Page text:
15. 15. and housed in insane asylums. Little distinction was made between their needs and those of the more able group. Official medical and nursing documentation classified people with ID as idiots, imbeciles or morons, depending on their level of disability. While the pejorative terminology is gone, and more appropriate care facilities have been found for many, we still have a long way to go to bridge the gross inequality in health outcomes that still exists for people with ID.",25197,26026571-23289,00.html First National Study On Crime Against Persons With Disabilities – "The first national [US] study on crime against persons with disabilities was released today by the Justice Department's Bureau of Justice Statistics (BJS), Office of Justice Programs. In 2007 persons age 12 or older with disabilities experienced about 716,000 nonfatal violent crimes, including rape or sexual assault (47,000), robbery (79,000), aggravated assaults (114,000) and simple assaults (476,000). They also experienced about 2.3 million property crimes during the year. Based on interviews for the National Crime Victimization Survey (NCVS), the study identified six types of disabilities among persons who experienced criminal victimization: sensory, physical, cognitive functioning, self-care, go-outside-the-home and employment. A disability was defined as a long-standing (six months or more) sensory, physical, mental or emotional condition that makes it difficult for a person to perform daily living activities." How Canada Performs: A Report Card on Canada – "This website—How Canada Performs: A Report Card on Canada—assesses Canada's quality of life compared with that of its peer countries. We publish an overall report card as well as individual ones that measure performances in six categories: Economy, Innovation, Environment, Education and Skills, Health, and Society. We release the report cards for each category individually throughout the year." Disabled Income gets in A – (Conference Board). "The Conference Board's goal is to measure quality of life for all Canadians. Self-sufficiency, which is promoted by ensuring active participation by all people in a country's economy and its society, is an important element of this. Two indicators reflect self-sufficiency: 'jobless youth' and disabled income. The disabled income indicator examines the income of people with disabilities relative to those without disabilities in each of the peer countries. • Canada earns an 'A' grade and ranks 8th out of 16 peer countries. • Canada relies more on labour market integration of people with disabilities than on income transfers. • The employment rate of people with disabilities is lower in Canada than in 8 of the 16 peer countries." The Millennium Development Goals and Disability – "The Millennium Development Goals (MDGs) established a unifying set of developmental objectives for the global community. Bringing together United Nations agencies, governments and civil society around eight key development issues, the MDGs foster collaborative action to reduce poverty, improve health and address educational and environmental concerns around the world's most pressing Prepared for SMD Alliance 14 Prepared by The Project Group (TPG) Consulting Cooperative Ltd.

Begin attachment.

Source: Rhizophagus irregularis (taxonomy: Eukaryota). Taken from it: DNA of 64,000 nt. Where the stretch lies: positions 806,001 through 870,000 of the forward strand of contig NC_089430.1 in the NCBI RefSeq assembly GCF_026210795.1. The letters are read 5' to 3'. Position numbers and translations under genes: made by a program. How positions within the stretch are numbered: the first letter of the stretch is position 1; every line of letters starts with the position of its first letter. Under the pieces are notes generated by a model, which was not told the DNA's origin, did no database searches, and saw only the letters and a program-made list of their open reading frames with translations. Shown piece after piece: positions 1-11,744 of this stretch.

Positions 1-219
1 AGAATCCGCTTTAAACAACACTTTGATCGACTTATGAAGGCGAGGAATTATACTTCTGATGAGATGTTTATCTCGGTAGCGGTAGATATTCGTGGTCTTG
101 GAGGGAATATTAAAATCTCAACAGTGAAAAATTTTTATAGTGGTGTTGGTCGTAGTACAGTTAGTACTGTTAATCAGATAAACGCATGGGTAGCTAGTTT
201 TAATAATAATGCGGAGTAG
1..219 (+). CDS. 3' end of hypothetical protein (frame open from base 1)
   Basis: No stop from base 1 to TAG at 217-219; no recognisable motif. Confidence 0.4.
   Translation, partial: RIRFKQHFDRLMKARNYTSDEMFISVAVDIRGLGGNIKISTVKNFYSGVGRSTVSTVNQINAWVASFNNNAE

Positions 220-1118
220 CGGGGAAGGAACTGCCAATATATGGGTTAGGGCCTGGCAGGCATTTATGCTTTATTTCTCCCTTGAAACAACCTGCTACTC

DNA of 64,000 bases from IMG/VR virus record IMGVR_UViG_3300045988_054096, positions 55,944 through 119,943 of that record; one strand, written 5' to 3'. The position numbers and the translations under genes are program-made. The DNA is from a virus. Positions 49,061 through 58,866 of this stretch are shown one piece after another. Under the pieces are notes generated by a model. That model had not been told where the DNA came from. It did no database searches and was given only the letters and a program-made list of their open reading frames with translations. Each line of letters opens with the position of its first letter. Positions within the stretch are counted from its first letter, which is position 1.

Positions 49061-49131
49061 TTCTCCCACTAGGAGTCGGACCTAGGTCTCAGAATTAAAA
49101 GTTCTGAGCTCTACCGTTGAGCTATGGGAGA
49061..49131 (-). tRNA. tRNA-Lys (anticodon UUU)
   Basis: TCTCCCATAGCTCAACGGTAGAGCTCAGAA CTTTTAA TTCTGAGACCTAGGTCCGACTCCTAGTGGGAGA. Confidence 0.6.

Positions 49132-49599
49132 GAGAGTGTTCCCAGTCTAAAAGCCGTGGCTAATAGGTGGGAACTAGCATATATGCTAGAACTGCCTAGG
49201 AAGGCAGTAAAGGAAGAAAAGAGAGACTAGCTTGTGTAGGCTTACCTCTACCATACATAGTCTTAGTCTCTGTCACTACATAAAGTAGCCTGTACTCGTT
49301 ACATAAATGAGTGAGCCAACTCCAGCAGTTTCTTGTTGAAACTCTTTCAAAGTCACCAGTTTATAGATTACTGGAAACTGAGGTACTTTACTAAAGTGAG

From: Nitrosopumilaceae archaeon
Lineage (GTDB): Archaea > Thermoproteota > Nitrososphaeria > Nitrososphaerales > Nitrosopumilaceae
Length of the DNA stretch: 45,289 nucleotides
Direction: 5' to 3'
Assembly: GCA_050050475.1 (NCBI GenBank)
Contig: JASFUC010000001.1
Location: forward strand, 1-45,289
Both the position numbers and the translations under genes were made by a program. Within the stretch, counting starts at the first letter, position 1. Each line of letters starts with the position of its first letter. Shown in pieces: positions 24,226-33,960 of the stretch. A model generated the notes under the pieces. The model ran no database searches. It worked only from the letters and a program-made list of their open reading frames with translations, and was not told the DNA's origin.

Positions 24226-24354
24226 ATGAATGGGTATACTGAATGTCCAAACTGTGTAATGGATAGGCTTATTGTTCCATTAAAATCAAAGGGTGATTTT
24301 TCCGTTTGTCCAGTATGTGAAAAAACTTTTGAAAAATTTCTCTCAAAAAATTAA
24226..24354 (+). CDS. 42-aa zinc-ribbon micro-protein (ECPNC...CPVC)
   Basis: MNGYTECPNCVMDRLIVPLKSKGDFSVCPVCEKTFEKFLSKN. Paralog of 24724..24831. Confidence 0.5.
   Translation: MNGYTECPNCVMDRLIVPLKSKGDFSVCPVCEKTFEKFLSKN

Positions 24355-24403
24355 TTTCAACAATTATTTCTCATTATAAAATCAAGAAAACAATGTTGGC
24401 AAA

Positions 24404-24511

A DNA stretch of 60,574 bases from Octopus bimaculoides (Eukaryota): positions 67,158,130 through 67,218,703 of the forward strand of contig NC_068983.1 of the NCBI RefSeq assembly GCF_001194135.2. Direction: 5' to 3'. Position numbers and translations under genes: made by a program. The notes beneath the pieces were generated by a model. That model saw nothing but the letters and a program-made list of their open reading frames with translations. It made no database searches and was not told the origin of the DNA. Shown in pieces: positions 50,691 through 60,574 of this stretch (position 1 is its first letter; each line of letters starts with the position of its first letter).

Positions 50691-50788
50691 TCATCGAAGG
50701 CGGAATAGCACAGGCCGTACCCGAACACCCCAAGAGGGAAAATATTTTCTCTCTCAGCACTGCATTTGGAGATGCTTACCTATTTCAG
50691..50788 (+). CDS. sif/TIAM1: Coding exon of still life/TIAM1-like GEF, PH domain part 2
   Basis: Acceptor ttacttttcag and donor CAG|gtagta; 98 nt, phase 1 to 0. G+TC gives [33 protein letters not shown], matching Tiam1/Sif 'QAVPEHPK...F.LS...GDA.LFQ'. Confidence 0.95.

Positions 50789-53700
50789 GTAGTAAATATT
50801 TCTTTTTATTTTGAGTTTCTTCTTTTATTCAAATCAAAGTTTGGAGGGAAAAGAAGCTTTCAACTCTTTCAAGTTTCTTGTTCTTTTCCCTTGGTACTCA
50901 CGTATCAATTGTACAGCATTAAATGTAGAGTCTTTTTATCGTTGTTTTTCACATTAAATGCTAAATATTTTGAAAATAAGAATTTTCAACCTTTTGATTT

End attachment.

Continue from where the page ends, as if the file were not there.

16. 16. development problems. The MDGs are specifically designed to address the needs of the world's poorest citizens and the world's most marginalized populations." National mental health and disability employment strategy – (Australian Policy Online). "The number and type of disabilities a person has is highly related to the severity of disability and need for assistance. This report examines the severity of disability and complex support needs of people with multiple disabilities in Australia. The analysis examines people with multiple disabilities in different age groups: children (0-14 years), people of working age (15-64 years) and older people (aged 65 years or over)." New monthly data series on the employment status of people with a disability – "In June 2008, questions were added to the [US] Current Population Survey (CPS) to identify persons with a disability in the civilian noninstitutional population age 16 and older. The addition of these questions allowed BLS to begin releasing monthly labor force data from the CPS for persons with a disability. The collection of these data is sponsored by the Department of Labor's Office of Disability Employment Policy. Publication of CPS disability data began in February 2009 with the issuance of labor force data for January 2009. Explanatory materials are available on the frequently asked questions page. These materials provide information on comparisons with other data sources, variability of the data, and the types of data available. Additionally, links to historical data and alternate formats are located below. In September 2009, the unemployment rate of persons with a disability was 16.2 percent, compared with 9.2 percent for persons with no disability, not seasonally adjusted. The employment-population ratio for persons with a disability was 18.4 percent, compared with 64.1 percent for persons with no disability." Seeking input for research: Breastfeeding Support for Physically Disabled Women – (CWHN). "I am compiling some research regarding the help and support (or lack thereof) for breastfeeding moms with physical disabilities. Ideally, I would love to connect with mothers who have experienced breastfeeding or who are presently breastfeeding. My ultimate goal is to produce a guide or booklet with resources and practical tips for these mothers." Webcast 19 - Policy Implications for Disability and Rehabilitation Research Quality – (NCDDR). "The NCDDR hosted a webcast on September 17, 2009 for NIDRR grantees and other individuals interested in the impacts of current and future federal policy directives upon the quality of disability and rehabilitation research. Panelists included high-level representatives from federal disability-related agencies and disability organizations. Panelists addressed policy issues impacting disability and rehabilitation research, particularly in light of the current economic climate and the new administration. They also explored their perceptions about how policy affects the quality of research and discussed their visions and goals for the Prepared for SMD Alliance 15 Prepared by The Project Group (TPG) Consulting Cooperative Ltd.